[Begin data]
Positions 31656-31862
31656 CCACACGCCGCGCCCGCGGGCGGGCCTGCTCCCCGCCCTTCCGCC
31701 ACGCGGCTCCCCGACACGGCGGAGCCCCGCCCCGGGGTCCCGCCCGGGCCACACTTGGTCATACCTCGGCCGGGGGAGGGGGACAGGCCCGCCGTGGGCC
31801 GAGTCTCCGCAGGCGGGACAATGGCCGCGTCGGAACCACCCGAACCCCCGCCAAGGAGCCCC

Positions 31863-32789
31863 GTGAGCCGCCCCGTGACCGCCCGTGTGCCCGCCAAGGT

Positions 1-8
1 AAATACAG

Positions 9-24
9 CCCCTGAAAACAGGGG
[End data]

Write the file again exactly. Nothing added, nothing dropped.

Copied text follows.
Positions 31656-31862
31656 CCACACGCCGCGCCCGCGGGCGGGCCTGCTCCCCGCCCTTCCGCC
31701 ACGCGGCTCCCCGACACGGCGGAGCCCCGCCCCGGGGTCCCGCCCGGGCCACACTTGGTCATACCTCGGCCGGGGGAGGGGGACAGGCCCGCCGTGGGCC
31801 GAGTCTCCGCAGGCGGGACAATGGCCGCGTCGGAACCACCCGAACCCCCGCCAAGGAGCCCC

Positions 31863-32789
31863 GTGAGCCGCCCCGTGACCGCCCGTGTGCCCGCCAAGGT

Positions 1-8
1 AAATACAG

Positions 9-24
9 CCCCTGAAAACAGGGG